Commentary: Effective communication: A key to better relationships | Chanhassen Opinion

Have you noticed what has been happening with communication in the last few years? We’re concerned because there seems to be a decline in effective communication. Today, we see how it’s more and more difficult to find subjects that people can discuss without polarization. There are divisions in society, politics, and healthcare.

In doing some research, we came across Celeste Headlee, American journalist and radio host. We recently listened to a TED talk she did in 2015. We were surprised to hear that she felt the country had never been so divided. Now it has gotten even worse! As effective communication is deteriorating, it’s contributing to division in relationships. We see how important relationships are to personal and professional life. This affects communities, countries and even the world.

People used to know what subjects to avoid to “keep the peace.” Now it’s more difficult because each week there seems to be more rules we should follow so we are respectful and don’t offend anyone.

Also, as texting becomes more popular, especially with teens, it’s often preferred over in-person conversations. How many texts do you think teens send each day? Recent research reveals that one in three teens sends over 100 texts each day. In 2014, Paul Barnwell, a teacher, wrote that he noticed his students were not able to communicate well. He said, “Conversational competence might be the single most overlooked skill we fail to teach.” Imagine how important it is today!

Yes, we agree. Teaching effective communication to students from an early age could help promote better relationships in their personal life and later in their professional life. And think what that could do for relationships in our communities and our country.

What does it mean to have effective communication? Effective communication occurs when people can understand each other. George Bernard Shaw said, “The single biggest problem in communication is the illusion that it has taken place.” Let’s see what we can do to help communication take place in a more effective way.

Good communication involves talking and listening. We often describe that communication is like playing a game of catch. You throw your comment to someone. They catch it, and then they throw it back to you with their comment. It’s a back-and-forth exchange to reach communication and understanding. There are many things that contribute to effective communication. We’ll only be able to cover a few of them here but we’ll be sure to revisit this important topic.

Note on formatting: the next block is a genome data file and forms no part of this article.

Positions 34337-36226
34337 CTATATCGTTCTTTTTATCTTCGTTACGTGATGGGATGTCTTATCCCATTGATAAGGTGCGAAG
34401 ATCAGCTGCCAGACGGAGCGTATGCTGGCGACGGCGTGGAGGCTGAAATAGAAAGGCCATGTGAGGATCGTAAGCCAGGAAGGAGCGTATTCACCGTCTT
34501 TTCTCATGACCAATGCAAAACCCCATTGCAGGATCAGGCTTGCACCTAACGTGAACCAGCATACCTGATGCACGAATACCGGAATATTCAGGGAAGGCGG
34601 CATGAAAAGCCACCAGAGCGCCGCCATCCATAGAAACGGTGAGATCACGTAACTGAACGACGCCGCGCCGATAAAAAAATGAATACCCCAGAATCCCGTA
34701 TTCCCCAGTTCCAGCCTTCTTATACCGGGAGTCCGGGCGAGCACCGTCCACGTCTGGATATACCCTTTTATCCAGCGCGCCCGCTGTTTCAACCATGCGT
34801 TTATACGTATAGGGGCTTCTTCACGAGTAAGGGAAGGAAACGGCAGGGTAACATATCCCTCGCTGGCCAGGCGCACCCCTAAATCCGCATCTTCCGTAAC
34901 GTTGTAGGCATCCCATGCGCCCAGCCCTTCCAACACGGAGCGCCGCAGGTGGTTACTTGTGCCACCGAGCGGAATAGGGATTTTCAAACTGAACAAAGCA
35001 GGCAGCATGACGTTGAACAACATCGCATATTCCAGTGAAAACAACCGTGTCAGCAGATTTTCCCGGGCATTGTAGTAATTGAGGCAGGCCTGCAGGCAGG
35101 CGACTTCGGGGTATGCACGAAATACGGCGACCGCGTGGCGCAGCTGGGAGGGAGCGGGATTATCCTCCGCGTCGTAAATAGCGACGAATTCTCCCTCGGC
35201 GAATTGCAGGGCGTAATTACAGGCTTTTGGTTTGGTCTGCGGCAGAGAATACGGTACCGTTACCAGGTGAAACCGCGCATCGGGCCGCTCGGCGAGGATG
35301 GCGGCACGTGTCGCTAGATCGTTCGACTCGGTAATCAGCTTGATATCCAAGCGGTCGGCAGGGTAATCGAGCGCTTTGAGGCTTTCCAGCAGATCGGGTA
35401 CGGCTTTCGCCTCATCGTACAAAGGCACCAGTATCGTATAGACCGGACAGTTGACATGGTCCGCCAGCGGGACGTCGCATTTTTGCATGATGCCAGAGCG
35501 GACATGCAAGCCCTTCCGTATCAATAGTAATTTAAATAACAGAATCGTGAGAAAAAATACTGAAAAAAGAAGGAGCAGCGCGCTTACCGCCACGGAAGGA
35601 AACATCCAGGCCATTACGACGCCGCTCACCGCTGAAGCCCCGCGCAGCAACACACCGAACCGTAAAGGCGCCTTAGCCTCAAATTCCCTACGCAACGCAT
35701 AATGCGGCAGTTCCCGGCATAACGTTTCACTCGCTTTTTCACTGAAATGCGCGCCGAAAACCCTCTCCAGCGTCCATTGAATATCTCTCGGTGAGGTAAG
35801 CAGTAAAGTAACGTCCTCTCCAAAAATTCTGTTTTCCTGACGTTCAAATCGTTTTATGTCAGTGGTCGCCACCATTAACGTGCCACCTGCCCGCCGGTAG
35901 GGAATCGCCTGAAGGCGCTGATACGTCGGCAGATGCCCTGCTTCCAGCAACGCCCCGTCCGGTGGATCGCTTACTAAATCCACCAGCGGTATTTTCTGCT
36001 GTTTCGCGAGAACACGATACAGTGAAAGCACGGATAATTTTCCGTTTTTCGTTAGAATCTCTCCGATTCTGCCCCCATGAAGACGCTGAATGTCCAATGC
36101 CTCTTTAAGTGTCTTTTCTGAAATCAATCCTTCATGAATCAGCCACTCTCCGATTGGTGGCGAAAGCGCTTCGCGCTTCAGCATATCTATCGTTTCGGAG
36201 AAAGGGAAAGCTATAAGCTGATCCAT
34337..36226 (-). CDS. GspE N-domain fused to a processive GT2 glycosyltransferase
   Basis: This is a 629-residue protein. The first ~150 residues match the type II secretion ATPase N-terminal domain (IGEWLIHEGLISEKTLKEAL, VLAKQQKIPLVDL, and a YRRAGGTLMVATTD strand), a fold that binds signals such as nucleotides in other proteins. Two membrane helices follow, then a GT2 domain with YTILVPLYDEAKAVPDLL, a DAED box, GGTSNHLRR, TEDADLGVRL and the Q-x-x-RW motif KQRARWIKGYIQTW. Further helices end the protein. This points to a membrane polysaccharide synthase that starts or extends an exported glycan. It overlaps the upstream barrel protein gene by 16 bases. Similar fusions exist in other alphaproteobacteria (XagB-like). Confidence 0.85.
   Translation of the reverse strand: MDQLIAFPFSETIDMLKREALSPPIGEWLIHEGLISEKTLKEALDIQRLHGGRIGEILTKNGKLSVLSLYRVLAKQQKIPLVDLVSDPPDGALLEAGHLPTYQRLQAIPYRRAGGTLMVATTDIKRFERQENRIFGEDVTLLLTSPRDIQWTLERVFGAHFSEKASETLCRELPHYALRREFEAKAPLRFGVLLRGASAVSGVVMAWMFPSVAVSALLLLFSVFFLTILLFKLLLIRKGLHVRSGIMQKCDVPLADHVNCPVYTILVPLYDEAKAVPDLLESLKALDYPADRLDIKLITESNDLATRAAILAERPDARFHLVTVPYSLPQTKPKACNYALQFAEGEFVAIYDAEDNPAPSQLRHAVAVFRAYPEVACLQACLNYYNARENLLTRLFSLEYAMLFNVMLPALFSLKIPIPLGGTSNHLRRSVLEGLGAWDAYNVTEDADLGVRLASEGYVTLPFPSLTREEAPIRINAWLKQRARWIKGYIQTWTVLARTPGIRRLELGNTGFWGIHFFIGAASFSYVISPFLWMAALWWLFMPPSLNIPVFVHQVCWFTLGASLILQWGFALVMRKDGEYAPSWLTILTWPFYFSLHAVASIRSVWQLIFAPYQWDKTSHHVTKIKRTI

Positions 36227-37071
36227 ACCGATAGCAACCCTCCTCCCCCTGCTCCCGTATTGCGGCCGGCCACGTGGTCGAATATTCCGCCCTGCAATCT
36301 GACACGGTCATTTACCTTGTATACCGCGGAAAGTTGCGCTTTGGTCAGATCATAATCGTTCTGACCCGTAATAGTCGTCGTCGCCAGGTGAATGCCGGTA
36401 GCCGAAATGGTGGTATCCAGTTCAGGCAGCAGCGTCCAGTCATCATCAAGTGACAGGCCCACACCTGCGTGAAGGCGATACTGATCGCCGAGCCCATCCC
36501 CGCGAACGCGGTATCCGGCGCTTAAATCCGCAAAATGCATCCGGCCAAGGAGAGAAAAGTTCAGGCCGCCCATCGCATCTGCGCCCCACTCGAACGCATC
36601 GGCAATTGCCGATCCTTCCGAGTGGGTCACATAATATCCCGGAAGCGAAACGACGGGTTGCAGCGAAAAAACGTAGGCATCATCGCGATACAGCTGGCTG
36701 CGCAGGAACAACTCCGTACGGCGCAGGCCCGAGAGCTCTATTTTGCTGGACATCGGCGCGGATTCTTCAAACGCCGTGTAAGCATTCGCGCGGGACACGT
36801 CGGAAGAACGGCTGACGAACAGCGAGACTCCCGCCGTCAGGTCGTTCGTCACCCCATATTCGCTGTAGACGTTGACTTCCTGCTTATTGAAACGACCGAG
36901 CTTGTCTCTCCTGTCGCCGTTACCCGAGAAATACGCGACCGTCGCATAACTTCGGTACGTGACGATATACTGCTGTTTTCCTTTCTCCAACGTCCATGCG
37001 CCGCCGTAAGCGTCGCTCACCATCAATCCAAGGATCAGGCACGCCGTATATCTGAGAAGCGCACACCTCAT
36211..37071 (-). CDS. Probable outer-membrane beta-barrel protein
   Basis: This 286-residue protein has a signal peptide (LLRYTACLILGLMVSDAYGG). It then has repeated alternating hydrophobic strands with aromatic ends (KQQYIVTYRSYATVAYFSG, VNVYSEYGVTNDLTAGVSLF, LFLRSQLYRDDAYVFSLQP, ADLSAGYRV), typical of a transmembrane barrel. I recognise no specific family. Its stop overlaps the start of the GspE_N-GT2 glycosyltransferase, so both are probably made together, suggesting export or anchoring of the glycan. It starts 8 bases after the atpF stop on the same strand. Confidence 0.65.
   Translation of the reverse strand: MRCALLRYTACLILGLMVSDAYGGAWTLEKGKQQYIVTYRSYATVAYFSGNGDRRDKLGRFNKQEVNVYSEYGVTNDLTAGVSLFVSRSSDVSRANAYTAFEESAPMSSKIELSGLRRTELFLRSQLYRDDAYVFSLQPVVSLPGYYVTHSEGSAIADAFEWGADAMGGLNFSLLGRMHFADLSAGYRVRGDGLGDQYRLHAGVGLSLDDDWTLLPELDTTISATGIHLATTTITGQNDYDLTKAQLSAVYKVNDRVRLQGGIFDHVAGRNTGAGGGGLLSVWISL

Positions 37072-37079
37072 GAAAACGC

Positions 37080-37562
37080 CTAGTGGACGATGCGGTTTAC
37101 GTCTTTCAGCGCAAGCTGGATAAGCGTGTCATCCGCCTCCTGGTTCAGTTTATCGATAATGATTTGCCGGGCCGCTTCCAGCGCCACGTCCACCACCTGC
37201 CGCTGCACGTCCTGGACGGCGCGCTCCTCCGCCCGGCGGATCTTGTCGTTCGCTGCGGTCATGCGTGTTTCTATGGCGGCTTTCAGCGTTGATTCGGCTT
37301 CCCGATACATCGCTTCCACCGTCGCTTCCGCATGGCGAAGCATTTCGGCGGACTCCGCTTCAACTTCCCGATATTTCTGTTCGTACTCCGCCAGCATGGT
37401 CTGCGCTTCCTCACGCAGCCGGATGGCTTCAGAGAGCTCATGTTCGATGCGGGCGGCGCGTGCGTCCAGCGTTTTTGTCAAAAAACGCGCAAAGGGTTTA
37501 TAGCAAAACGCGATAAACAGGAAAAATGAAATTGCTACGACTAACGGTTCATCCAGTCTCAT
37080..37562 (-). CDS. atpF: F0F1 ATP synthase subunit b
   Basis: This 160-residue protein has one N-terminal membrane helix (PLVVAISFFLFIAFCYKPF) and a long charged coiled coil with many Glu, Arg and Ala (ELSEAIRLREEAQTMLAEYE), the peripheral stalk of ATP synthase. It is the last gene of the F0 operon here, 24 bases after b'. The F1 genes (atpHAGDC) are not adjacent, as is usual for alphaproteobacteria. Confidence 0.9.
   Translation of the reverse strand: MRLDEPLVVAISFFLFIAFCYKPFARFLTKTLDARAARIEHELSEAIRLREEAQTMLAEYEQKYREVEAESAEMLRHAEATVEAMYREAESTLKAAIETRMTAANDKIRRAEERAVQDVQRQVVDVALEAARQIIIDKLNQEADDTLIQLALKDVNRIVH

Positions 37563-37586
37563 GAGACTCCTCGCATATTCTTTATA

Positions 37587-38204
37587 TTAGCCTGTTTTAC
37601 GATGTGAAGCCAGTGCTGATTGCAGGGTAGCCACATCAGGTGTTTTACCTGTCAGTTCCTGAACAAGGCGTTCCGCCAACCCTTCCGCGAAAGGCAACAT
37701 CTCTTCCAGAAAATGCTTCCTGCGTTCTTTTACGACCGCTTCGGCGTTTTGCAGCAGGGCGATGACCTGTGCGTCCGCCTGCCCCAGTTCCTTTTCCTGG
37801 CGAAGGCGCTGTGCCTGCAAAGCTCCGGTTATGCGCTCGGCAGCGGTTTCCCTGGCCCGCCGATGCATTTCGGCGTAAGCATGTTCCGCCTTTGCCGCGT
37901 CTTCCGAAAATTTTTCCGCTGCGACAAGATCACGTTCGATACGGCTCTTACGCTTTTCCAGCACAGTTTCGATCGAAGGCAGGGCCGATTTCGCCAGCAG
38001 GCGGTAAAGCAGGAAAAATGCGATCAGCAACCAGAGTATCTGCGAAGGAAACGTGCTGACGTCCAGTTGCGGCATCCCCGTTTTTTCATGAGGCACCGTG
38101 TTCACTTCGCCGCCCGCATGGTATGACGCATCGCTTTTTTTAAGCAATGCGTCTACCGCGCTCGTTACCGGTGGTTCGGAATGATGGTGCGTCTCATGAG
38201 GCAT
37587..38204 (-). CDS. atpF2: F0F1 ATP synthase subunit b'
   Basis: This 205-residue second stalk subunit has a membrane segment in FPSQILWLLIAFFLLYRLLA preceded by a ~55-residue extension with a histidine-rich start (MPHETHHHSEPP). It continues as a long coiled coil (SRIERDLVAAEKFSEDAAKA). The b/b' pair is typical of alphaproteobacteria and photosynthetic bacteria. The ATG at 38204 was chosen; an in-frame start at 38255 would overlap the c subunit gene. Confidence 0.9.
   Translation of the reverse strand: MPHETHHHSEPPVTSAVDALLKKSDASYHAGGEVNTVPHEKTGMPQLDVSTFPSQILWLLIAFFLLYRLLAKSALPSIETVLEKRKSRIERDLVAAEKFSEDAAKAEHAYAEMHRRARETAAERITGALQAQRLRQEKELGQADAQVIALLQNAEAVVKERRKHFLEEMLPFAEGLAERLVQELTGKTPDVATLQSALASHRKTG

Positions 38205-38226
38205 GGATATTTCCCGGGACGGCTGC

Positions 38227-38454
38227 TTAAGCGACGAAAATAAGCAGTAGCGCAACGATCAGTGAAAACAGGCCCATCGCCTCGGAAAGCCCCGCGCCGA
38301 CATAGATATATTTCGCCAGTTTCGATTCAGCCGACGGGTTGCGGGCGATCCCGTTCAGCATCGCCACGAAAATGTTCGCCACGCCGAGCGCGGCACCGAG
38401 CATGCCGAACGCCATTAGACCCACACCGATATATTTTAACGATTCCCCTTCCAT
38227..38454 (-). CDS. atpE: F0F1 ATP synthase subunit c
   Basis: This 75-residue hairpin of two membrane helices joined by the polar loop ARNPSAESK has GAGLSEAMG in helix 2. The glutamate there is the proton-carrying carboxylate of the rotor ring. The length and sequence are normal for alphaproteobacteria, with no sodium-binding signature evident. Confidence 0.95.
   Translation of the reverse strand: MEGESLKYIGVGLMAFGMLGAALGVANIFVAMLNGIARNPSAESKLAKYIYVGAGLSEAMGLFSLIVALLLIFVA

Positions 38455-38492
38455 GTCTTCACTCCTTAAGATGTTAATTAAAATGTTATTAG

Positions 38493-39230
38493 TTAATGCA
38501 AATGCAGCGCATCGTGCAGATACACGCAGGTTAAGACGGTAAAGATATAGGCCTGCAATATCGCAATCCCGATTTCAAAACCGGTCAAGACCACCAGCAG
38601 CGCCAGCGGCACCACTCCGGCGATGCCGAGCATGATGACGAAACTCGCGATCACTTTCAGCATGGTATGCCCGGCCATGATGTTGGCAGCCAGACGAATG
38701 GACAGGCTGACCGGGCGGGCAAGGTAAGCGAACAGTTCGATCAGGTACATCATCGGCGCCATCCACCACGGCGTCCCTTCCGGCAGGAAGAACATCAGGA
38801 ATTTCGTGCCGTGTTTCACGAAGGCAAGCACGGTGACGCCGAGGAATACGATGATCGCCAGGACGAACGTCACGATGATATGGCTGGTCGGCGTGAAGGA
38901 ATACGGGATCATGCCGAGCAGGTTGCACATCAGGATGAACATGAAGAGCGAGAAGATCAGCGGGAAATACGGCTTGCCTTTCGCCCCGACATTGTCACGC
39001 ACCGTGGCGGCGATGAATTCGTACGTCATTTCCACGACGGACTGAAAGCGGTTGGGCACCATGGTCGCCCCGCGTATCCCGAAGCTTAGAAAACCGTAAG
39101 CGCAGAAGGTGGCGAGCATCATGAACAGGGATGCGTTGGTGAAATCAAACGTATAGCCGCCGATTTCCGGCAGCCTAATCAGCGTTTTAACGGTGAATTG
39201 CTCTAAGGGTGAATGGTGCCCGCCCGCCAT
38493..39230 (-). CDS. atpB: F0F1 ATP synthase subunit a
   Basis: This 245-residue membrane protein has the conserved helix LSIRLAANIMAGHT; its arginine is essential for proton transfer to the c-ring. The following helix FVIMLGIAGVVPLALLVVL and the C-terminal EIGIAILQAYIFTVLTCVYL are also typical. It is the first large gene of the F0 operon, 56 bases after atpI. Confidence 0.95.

First, look for the right time to connect. Ask people if it’s a good time to talk. If you approach them when they are focusing on a task, or even in the middle of a favorite TV show, you might not get a favorable response. We sometimes suggest that couples, families, and business partners set aside specific times to communicate. Doing this helps the conversations to include not only critical items that have to be addressed, and it also allows time for creatively exploring opportunities and getting to know and trust each other even more.

For effective, engaging communication, it’s important to be thoroughly present. Avoid multitasking and be able to look into the person’s eyes and observe breathing and body language. This is like hearing with your eyes because it will help you hear more than what the words are saying. Focus on them, rather than what you are going to say next. As our children were growing up, we wish we had spent less time multitasking when talking to them. When we are totally present with any conversation, we won’t miss meaningful moments in communication.

Approaching conversations with an open heart is as important as listening with an open ear. It means adopting an attitude of acceptance because we don’t know the path the other person has traveled. Also, if we disagree in a respectful manner, it goes a long way to opening lines of communication. It’s amazing what we can learn if we are open to hearing it.

Having an open heart means to assume a positive intent. We call this API for short. This helps us take a minute to process the conversation in a more positive way. Then we can ask for clarification, if necessary, by saying, “Help me understand.” Stephen Covey says, “When we listen with the intent to understand others, rather than with the intent to reply, we begin true communication and relationship building.”

What about you? Would better communication improve your life? We hope the suggestions here for effective communication give you a key to unlock the joy of even better relationships.


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